I have been running this business for almost fourteen years now … along the way there have been lots of lessons learned, and through this blog I occasionally share some of those.
Some lessons can be counter-intuitive, or complex in nature and finding a “cookie cutter” answer can be difficult.
One of those scenarios is around IDEAS …
The good thing about ideas is that in some ways they are the lifeblood of an organization, they can fuel growth, help companies adapt to changing situations and differentiate from competition.
The bad thing about ideas is that they can cause you to lose focus. If you take your eye off the core business, or they cause a change to the core business with unintended consequences you have a problem. Also some people think they bring good ideas to the table, but really their value to the organization is in executing on the job they are supposed to be doing … managing that disconnect an be delicate.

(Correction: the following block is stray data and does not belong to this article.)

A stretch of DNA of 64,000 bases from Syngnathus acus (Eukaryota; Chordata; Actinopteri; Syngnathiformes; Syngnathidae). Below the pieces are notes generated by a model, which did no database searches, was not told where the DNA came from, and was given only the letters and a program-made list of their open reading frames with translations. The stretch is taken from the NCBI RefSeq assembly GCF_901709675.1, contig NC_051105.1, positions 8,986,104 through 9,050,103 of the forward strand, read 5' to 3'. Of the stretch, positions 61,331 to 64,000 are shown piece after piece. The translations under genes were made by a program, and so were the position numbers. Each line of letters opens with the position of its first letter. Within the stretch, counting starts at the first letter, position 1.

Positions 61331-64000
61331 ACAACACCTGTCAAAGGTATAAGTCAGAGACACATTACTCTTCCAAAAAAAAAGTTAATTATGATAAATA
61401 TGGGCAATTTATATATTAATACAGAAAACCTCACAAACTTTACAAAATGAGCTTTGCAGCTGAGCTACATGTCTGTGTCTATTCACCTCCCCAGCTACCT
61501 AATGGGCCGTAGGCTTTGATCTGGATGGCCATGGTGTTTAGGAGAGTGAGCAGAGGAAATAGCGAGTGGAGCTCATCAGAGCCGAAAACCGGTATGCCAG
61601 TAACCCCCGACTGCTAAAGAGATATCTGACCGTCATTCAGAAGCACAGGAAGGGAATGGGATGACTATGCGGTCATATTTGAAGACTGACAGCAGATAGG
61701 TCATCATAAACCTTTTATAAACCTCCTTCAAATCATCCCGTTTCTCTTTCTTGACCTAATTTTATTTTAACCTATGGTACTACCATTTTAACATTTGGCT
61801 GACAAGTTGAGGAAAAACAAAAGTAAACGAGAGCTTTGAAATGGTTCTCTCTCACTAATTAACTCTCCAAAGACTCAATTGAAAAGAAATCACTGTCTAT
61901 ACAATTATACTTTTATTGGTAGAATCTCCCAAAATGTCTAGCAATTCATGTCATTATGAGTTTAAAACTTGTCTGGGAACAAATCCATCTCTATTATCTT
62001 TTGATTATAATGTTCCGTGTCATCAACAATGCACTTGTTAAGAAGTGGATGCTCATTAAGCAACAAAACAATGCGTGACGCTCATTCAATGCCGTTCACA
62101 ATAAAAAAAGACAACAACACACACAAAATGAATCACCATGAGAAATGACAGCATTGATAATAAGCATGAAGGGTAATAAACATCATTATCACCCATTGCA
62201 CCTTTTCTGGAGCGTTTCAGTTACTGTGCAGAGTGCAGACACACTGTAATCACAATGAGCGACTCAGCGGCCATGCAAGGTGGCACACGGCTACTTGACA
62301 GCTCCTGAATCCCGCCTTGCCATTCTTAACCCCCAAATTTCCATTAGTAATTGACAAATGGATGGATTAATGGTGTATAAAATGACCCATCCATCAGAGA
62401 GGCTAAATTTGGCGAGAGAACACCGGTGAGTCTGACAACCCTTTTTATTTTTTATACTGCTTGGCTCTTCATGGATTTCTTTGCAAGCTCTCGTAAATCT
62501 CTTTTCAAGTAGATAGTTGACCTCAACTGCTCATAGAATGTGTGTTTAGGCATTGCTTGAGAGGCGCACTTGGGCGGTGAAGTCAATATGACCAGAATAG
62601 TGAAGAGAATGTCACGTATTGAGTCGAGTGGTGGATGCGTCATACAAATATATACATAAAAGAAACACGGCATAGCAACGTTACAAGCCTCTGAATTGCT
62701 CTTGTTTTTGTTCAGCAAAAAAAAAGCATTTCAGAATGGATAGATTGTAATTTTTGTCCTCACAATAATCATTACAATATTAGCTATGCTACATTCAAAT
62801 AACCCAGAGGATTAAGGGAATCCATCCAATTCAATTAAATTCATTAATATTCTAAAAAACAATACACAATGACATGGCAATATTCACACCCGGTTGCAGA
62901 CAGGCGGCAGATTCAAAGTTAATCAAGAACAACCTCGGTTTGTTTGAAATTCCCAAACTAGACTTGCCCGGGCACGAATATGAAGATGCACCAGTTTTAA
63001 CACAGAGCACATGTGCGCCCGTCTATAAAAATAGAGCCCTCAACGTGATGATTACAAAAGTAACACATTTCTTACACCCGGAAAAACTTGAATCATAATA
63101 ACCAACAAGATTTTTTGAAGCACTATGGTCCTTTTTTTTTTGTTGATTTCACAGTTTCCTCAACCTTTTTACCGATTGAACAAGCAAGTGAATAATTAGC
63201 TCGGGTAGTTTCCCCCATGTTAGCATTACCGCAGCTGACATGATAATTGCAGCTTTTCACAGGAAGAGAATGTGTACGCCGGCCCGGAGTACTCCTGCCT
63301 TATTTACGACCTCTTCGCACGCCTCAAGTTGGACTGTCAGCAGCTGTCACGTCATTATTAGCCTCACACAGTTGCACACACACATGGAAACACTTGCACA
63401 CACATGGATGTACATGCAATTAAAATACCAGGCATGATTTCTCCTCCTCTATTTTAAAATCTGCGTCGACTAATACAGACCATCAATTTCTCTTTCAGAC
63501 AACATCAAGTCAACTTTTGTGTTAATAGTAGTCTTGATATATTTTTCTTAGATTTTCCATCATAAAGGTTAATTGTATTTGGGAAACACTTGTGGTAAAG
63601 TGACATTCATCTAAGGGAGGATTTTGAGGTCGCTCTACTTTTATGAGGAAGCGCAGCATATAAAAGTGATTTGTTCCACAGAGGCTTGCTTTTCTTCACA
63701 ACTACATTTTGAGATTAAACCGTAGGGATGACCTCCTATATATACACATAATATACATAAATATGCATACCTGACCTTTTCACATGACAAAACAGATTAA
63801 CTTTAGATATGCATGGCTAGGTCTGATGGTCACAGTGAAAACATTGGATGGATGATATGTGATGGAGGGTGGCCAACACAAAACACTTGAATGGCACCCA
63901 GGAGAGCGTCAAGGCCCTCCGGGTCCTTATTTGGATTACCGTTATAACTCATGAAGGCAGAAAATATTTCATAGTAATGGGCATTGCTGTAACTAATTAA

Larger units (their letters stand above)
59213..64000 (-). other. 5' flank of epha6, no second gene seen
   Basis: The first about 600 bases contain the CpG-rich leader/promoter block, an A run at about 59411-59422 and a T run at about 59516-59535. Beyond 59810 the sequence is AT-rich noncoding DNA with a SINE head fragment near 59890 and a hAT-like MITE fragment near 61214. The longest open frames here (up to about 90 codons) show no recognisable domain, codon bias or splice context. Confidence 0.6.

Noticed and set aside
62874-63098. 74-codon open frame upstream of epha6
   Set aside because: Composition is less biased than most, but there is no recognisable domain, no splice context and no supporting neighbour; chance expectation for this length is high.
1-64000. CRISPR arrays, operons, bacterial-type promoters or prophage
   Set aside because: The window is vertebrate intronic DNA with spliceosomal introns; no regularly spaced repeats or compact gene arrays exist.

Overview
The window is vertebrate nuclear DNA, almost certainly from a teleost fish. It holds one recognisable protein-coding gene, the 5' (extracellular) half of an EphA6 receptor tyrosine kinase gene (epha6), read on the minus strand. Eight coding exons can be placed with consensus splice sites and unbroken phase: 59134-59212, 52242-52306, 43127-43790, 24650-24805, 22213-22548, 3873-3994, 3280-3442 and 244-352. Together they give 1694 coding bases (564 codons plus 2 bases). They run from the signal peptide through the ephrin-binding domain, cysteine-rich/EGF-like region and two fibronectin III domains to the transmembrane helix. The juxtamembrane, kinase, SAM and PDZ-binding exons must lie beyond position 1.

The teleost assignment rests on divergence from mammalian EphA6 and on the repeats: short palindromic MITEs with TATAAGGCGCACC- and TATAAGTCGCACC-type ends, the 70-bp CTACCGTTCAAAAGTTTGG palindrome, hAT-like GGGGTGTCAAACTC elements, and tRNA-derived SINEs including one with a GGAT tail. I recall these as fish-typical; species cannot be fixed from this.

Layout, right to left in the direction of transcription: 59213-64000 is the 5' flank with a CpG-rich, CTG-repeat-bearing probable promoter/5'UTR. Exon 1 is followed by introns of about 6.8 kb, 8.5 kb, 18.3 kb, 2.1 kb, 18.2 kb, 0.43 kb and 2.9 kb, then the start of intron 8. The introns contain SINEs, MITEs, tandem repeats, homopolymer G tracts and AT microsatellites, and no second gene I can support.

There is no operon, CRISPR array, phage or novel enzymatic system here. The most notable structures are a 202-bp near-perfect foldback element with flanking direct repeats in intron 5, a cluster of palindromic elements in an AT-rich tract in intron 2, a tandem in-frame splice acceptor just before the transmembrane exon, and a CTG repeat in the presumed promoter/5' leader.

How do you handle this kind of dilemma?
1. You don’t want to discourage ideas … so be careful about demotivating employees who are willing to come forward with ideas.
2. You might want to actively encourage ideas for innovation from your staff … but set very clear expectations around how the process works.\
3. It would not be unreasonable to reward people for their ideas … perhaps something small for giving a credible idea and something more significant if it is implemented.
4. You need to ensure that everyone knows their core job is their most important priority.
5. One technique that can work with ideas considered to “have legs” is to pilot it in a controlled manner. This ensures the impact on the core business is minimal and any unforeseen consequences are contained.
It seems counter intuitive that ideas should be a problem, but this is an area that can be a bit of a minefield, so tread carefully!